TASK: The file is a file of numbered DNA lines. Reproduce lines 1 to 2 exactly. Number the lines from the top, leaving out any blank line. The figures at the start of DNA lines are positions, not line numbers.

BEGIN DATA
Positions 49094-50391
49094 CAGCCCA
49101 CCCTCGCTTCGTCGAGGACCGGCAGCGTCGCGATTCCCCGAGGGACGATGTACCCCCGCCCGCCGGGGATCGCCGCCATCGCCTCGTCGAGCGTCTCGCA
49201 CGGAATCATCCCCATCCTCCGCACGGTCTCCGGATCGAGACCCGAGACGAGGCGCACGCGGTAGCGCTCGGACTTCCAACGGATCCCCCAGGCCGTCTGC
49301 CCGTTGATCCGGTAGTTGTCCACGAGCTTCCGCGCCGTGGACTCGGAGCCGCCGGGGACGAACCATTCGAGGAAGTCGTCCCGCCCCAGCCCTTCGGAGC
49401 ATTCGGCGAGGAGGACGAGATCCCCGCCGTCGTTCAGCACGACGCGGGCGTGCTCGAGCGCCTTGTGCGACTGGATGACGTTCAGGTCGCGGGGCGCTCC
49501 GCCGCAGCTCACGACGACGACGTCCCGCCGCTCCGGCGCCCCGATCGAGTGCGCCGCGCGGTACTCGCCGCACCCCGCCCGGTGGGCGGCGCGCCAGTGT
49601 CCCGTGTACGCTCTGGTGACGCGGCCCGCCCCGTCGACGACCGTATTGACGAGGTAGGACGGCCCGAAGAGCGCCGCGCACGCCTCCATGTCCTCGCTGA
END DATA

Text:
Positions 49094-50391
49094 CAGCCCA